Vendor of Sweets Summary – Chapter 4

Chapter 4

There is minimal communication in the house and Jagan thinks that Mali is doing his service to the country in his own way: Writing. We learn that Jagan has joined the movement for freeing India from foreign rule, gave up on his studies, home and normal life and violated the British Laws at the time.

Meanwhile, mali seemed to be detached as ever and the only link between the father and son is the five rupee currency note that he left on the hall table every morning and checked later to find out if it had been accepted. He is torured by the lack of information but ‘He dared not knock on it.’ He was afraid to knock on Mali’s door and ask him for details about his writing. Instead he asks the cousin, who asks him why Jagan does not ask his son himself. Jagan responds saying that ‘He may resent the question and think I’m interfering.’ Again he says, ‘I hate to upset him, that’s all. I have never upset him in all my life.’

When the cousin asks, Jagan remembers that the last conversation they had  was about 3 and a half months ago and that lasted less than a minute. His excuse to the cousin is that their times are so different that they don’t get to chat. He sets up the cousin to the task of finding out about Mali – this way, he widens the gap between himself and Mali, making the cousin the mediator.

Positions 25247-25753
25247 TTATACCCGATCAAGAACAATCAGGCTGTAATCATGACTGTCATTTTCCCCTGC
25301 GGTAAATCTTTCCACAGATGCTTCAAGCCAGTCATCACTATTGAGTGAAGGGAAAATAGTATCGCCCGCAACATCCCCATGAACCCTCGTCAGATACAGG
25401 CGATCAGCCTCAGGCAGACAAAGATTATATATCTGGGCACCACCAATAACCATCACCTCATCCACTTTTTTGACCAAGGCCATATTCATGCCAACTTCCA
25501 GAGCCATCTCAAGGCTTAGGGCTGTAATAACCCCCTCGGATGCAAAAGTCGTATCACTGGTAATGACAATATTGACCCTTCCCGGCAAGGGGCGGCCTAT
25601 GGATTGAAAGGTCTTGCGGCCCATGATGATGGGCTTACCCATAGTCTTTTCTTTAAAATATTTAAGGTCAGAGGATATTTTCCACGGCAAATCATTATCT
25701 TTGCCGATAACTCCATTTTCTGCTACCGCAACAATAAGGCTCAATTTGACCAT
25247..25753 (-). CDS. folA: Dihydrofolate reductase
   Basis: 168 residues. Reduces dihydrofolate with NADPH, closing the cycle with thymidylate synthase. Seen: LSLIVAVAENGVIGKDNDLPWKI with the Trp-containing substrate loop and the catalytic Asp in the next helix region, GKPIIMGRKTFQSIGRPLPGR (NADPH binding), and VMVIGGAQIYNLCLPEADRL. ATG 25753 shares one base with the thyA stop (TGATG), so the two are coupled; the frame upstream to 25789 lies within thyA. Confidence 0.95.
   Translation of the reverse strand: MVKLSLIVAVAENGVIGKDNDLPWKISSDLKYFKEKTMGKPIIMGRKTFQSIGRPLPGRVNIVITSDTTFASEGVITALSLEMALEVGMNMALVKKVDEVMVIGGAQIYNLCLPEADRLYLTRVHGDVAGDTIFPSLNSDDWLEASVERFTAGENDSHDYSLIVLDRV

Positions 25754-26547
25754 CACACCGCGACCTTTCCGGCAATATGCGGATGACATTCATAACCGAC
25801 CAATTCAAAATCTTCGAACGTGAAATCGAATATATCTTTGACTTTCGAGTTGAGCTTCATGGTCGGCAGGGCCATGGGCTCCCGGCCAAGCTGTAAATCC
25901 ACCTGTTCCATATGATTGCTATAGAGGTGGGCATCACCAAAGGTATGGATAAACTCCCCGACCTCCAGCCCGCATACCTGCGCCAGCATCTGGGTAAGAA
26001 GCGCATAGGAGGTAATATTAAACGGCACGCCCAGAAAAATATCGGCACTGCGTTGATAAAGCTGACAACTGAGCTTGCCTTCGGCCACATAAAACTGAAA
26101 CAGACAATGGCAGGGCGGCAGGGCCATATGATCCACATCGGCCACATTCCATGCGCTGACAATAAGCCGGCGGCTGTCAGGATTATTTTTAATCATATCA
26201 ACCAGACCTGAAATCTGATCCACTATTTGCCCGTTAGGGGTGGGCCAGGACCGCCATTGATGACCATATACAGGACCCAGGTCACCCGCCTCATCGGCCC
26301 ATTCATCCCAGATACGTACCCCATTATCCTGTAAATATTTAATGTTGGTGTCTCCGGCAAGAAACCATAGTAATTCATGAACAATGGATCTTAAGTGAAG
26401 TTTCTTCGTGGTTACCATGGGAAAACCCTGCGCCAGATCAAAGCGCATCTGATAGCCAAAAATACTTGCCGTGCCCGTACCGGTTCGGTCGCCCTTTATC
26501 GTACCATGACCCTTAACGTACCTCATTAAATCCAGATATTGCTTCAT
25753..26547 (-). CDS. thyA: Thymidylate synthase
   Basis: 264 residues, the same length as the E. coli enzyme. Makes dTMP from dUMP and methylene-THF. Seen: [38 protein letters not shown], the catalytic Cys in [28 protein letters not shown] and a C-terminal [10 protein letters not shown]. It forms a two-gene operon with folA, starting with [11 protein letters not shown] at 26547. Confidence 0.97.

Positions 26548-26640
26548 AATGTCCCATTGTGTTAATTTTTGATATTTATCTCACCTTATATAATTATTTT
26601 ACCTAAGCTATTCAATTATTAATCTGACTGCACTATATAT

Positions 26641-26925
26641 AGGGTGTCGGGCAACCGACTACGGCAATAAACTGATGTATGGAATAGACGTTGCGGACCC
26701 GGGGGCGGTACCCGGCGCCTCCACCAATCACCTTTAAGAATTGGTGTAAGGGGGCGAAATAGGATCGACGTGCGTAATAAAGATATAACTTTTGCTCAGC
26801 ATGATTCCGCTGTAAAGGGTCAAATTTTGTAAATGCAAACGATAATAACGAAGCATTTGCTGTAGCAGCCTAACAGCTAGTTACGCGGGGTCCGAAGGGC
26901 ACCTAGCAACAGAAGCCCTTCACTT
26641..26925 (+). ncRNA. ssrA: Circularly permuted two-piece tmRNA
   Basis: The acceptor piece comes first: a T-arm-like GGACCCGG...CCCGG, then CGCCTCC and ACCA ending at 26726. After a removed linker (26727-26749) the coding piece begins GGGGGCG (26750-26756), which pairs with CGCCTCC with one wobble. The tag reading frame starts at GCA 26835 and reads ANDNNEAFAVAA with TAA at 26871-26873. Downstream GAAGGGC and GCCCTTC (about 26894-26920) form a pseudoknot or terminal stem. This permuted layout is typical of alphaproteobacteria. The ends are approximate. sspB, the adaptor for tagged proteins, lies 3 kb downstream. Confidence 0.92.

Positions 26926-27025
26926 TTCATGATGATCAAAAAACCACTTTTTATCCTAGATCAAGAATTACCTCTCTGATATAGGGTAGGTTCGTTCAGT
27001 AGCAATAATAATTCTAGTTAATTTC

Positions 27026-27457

The cousin informs Jagan that Mali wants to go to America to study to become a writer. Jagan feels crushed because Mali hasn’t completed his book yet, and wants to leave for America: he contemplates how Americans eat beef, pork and drink alcohol. Jagan tells the Cousin ‘But its unthinkable. Mali shall stay here.’ The cousin smiles cynically and says he may have made plans and that he has been using the type writer at the Library, where he spends most of his time. At this news Jagan is partly filled with admiration.

When Jagan inquires how he will find money for the fare (apparently he has already gotten his passport), the cousin says that Mali has got it and had always known where to find the money in the house. Shocked for a moment, Jagan then says that ‘the boy is very practical. See how self-reliant he has grown!’ He conveniently forgets the fact that Mali has stolen money from him because he would not want to confront and upset him.

When discussing how costly the air ticket must be, Cousin says that ‘He has doubtless found the cash for it.’ Jagan replies, ‘Naturally. What is the cash worth to me? It’s all for him. He can have everything he wants.’ He waits for Mali to come home, and sneaks in like a burglar in his own house, rather than one whose money has been extracted. Irony.


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